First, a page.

This book is designed to complement Happycow and replace your conventional guidebook (such as Lonely Planet). Use my guidebook to choose where to go, when, what to bring, and for all other aspects of planning your trip. All vegan restaurants and the best vegetarian restaurants in Taipei are worked into the travel itineraries and shown on the same maps. For each restaurant I have included a brief review, pricing, cuisine types, phone number and address (in English and in Chinese - for taxi drivers or passers by) and a photograph or two, but I also include a hyperlink to the restaurant's Happycow listing so that readers can view other members' reviews and decide where to eat.

I'm the Happycow "Ambassador" (volunteer contact person) for Taipei, and have added and updated all restaurants I found in the process of writing this book, and as much as possible I used the same spellings and formats for addresses to make identifying and finding them easier. No guidebook could or will ever be a substitute for such  a large database of restaurants and reviews contributed and updated by thousands of vegetarians and vegans in real time. But it takes more than a restaurant database to plan a holiday, and that's where this guidebook comes in.

Example: Taipei 101
 Like the Lonely Planet, my guidebook outlines how to visit Taipei 101: it's opening hours, the best time to go up to the observatory and how it ties in well with a visit to the nearby Sun Yat Sen Memorial Hall. But the Lonely Planet recommends the "internationally acclaimed" foodcourt in the basement, which serves nothing vegan and barely anything vegetarian. Instead I show a map of SYS Memorial Hall and Taipei 101, and all the surrounding vegan-friendly restaurants, and suggest itineraries based on their opening hours, the weather and other nearby attractions. And their Happycow reviews are just a click away.

What the Lonely Planet Gets Wrong
The Lonely Planet, by far the most popular (and probably the best) of the conventional guidebooks on Taiwan, for example, makes no effort to support vegetarians and vegans. It claims that fake meat is vegan - a claim which results in thousands of trusting visitors eating dairy, egg and probably real meat. It also advises vegetarians to look for the "reverse swastika", which is only used by a small portion of restaurants and results in many vegetarians and vegans missing the majority of restaurants because they don't know to look for the vegetarian symbols. In my guidebook I discuss these myths promulgated by the Lonely Planet, since they are so widely believed among foreigners here, especially short-term travellers.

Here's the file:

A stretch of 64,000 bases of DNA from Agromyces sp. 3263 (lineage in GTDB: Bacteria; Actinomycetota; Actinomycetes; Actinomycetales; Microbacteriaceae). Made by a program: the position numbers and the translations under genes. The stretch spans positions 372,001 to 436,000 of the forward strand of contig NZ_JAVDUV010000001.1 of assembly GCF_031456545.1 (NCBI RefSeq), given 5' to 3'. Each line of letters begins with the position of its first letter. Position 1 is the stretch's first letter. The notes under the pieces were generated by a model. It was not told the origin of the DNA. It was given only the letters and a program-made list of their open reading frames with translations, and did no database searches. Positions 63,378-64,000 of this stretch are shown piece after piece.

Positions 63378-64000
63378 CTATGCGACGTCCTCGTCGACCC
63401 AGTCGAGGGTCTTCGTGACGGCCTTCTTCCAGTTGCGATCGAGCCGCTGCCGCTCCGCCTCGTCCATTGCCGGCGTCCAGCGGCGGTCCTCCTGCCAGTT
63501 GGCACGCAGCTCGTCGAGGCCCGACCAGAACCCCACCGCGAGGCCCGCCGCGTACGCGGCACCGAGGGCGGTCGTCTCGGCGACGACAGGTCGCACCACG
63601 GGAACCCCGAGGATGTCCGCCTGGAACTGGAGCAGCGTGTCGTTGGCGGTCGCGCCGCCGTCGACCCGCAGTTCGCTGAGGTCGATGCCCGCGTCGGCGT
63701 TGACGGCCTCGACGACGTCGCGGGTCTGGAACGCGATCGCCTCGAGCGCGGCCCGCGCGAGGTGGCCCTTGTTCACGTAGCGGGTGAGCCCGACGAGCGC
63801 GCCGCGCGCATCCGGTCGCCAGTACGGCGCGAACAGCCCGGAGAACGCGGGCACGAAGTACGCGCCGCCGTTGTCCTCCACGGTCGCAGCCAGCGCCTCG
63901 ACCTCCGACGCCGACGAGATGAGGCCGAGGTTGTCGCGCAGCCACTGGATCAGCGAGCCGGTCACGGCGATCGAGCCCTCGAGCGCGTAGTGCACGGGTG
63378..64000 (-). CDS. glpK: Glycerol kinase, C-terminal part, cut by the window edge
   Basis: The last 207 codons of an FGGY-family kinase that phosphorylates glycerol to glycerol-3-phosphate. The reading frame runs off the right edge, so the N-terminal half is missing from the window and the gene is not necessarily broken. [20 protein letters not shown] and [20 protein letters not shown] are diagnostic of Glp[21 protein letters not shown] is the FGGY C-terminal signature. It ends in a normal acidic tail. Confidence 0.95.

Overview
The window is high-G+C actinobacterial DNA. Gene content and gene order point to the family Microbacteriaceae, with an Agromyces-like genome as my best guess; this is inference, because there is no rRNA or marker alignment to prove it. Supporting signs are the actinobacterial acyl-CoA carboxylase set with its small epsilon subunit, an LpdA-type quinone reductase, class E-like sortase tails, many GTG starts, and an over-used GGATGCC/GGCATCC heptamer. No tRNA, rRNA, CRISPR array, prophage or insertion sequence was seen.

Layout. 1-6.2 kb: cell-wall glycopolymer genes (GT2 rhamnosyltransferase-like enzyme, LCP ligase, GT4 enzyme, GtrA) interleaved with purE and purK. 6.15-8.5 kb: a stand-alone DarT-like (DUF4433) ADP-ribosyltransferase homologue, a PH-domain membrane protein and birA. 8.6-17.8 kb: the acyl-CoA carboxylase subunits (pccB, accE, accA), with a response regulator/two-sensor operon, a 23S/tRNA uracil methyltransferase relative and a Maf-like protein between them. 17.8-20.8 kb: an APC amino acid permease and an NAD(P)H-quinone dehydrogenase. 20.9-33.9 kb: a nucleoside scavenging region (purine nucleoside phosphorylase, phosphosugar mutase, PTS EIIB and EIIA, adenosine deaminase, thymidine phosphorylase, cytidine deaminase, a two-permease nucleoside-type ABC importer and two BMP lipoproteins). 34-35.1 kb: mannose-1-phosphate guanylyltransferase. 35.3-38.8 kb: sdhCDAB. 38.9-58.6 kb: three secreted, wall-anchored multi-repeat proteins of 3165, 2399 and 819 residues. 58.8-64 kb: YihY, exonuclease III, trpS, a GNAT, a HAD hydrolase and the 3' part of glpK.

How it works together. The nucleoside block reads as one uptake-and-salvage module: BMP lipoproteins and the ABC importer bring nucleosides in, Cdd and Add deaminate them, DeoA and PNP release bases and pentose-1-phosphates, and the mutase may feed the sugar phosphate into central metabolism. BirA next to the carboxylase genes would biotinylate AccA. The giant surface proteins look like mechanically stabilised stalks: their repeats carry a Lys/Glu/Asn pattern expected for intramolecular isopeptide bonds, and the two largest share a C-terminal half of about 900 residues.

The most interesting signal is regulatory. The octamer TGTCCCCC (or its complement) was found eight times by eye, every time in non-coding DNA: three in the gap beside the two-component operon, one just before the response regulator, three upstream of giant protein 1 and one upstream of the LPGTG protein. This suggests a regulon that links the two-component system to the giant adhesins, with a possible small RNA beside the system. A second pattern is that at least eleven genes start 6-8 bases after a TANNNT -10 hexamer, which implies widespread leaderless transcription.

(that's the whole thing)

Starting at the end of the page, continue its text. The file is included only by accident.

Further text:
When I visit a new country I like to know a little about its religions, especially if they endorse or promote vegetarianism. I devote several pages to this in my guidebook. In the Lonely Planet I-Kuan-Tao, the third largest religion in Taiwan, whose followers own over half the vegetarian restaurants and make up most of the vegetarian population, is dismissed as a cult in one sentence, along with Falun Dafa (which isn't even a religion at all). Supreme Master Ching Hai and her followers, who are strictly vegan and own virtually all the vegan restaurants in Taiwan, do not even get a mention. I have made this chapter available as a sample here.

It's on Kindle
As an experimental project, it's just too risky to try printing paper guides, especially when the information here will date quickly, and it's so much easier to update an electronic version. Also, it's best to purchase a travel guide before you reach a country, and printing and shipping internationally would probably be prohibitively expensive. Kindle is by far the simplest platform for distributing the book, as it's the most widely used, and anyone can install a Kindle App on any smartphone or tablet (Android, iOS).